Now, it really would be quite remarkable if American students and activists had, within the space of five or so years, constructed or wandered into a real and novel alternative to the dominant political ideology of the last few centuries. But they haven’t. The tensions we’ve seen lately have been internal to liberalism for ages: between those who take the associative nature of liberal society seriously and those who are determined not to. It is the former group, the defenders of progressive identity politics, who in fact are protecting—indeed expanding—the bounds of liberalism. And it is the latter group, the reactionaries, who are most guilty of the illiberalism they claim has overtaken the American Left.
This seems beyond obvious and it is unclear who it is that has forgotten such a key political right. For someone inspired by Hannah Arendt, such a forgetting would be hard to defend.
The protests in dozens of cities across the country are best understood to be inspiring acts of civil disobedience, acts that Hannah Arendt understood to be deeply political. Civil disobedience, which for Arendt is a fundamental constitutional right in the United States, is an action undertaken by “organized minorities, bound together by common opinion, rather than by common interests.”
It is not only an interest in safety and security or even dignity that unites the protesters. It is a political opinion first: that rogue policing, magnified by conscious or unconscious racism, combined with longstanding social inequalities, that have made it dangerous and ruinous to be a black person in the United States today. It is a political opinion that these indignities and inequalities can and must change—now.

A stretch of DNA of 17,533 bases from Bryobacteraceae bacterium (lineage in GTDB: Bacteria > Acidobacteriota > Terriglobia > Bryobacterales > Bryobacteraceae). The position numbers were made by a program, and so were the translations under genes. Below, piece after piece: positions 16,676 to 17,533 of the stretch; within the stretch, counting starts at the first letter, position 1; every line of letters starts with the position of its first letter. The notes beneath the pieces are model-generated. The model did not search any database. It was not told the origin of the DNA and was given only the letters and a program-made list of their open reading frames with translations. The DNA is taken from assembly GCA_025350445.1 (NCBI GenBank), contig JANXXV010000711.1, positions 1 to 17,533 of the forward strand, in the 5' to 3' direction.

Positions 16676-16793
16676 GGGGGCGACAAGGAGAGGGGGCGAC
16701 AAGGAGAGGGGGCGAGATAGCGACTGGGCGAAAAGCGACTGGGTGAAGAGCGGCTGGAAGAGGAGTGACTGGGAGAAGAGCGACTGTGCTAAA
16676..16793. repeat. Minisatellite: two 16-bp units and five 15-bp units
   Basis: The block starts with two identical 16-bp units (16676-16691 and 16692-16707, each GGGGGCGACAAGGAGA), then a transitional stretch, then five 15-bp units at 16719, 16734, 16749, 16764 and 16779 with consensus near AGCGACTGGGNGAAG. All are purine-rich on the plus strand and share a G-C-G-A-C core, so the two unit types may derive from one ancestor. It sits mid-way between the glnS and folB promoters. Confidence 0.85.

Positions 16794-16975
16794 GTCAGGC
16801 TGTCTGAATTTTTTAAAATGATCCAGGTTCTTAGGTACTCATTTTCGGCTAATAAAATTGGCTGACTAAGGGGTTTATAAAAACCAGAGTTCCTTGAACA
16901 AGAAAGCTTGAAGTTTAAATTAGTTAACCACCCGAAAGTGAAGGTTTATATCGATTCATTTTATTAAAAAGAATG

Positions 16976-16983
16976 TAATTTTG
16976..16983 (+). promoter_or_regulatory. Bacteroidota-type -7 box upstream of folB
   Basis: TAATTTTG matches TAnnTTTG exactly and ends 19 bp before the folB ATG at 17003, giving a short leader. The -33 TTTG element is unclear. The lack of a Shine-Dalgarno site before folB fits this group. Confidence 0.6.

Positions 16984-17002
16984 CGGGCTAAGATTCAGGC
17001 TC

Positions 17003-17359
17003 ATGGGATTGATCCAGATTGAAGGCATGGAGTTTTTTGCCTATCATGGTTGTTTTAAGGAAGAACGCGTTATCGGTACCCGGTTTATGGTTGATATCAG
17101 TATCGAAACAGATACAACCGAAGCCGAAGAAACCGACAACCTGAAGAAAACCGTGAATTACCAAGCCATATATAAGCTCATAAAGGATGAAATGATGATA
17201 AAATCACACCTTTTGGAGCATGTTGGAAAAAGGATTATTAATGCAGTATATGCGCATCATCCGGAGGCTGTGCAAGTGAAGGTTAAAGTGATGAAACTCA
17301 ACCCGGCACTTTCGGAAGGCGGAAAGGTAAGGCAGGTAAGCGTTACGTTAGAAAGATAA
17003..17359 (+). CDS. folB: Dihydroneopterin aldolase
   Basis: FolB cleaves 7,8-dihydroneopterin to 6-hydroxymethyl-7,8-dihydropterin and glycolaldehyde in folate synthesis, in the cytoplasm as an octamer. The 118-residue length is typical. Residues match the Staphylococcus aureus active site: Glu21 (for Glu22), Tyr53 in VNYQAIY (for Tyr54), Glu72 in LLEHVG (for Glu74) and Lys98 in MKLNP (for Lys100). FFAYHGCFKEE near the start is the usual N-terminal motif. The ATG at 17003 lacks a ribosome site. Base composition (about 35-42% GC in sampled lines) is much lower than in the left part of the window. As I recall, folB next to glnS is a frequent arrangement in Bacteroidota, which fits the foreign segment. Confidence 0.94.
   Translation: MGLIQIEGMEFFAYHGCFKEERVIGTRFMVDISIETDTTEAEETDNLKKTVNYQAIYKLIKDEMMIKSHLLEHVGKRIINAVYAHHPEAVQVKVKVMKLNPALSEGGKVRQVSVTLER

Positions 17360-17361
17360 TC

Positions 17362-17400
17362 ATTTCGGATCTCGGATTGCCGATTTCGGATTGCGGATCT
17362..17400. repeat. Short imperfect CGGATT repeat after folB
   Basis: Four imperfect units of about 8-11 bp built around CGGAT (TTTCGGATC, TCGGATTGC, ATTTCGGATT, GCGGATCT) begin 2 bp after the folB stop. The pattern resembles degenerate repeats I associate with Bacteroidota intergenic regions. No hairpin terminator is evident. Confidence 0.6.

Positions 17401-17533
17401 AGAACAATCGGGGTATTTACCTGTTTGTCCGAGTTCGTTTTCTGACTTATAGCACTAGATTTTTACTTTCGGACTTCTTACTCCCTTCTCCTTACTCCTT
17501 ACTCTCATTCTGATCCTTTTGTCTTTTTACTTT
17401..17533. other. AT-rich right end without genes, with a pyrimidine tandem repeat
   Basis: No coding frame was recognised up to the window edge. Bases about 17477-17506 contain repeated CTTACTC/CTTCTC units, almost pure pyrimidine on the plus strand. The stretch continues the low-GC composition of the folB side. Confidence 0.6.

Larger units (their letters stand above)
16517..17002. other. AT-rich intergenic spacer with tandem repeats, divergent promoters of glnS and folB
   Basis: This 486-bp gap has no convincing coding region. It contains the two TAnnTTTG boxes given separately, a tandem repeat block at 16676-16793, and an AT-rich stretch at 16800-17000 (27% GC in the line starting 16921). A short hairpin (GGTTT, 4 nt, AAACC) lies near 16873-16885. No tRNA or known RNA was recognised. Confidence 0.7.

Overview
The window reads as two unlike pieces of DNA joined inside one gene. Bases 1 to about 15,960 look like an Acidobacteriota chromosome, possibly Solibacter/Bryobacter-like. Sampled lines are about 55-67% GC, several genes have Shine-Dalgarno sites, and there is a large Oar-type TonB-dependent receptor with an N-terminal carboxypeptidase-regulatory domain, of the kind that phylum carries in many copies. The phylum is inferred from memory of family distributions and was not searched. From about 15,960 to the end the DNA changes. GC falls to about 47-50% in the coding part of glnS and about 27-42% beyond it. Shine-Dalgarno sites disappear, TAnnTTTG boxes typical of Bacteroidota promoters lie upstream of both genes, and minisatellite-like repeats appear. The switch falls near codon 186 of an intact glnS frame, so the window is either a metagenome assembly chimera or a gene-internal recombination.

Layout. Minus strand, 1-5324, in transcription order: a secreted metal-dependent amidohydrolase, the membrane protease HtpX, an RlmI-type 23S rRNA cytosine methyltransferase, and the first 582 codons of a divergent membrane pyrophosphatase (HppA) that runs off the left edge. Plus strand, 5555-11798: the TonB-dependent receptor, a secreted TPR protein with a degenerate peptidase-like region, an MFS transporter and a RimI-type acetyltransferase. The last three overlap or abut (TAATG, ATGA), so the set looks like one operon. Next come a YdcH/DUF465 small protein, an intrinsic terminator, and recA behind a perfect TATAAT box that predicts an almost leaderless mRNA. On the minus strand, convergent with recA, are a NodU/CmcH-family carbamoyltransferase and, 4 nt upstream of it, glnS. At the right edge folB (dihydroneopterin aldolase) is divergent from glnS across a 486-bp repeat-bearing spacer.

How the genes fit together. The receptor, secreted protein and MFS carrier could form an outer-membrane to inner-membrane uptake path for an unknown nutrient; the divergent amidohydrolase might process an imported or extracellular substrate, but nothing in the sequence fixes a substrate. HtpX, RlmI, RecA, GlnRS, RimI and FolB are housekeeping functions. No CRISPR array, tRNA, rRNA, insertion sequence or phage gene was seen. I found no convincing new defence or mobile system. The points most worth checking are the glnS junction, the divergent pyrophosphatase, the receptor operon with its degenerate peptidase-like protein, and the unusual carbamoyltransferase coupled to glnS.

The protesters have made the decision, as Arendt wrote in words that speak to this new moment, “to take a stand against the government’s policies even if they have reason to assume that these policies are backed by the majority; their concerted action springs from an agreement with each other, and it is this agreement that lends credence and conviction to their opinion, no matter how they may originally have arrived at it.” By risking their lives—both in the face of police violence and the coronavirus—these civil disobedients are engaging in the kind of courageous political action that Hannah Arendt so valued. What is going on is neither protest nor riot: it is a mobilization of political action through civil disobedience, and it is unfolding on a scale not seen in my lifetime.
The civil disobedience we witness around the country is an extraordinary political moment. It has the potential to bring about important and lasting change. Already municipalities are banning choke holds. Minneapolis is investigating its police department. A bi-partisan bill in Congress would end the militarization of local police forces. There is a recognition of the need to actively change our culture of policing. What is more, there is a meaningful chance these changes and more will be made to take effect.
The danger is violence…. What is violence? What is civil in civil disobedience. Gandhi?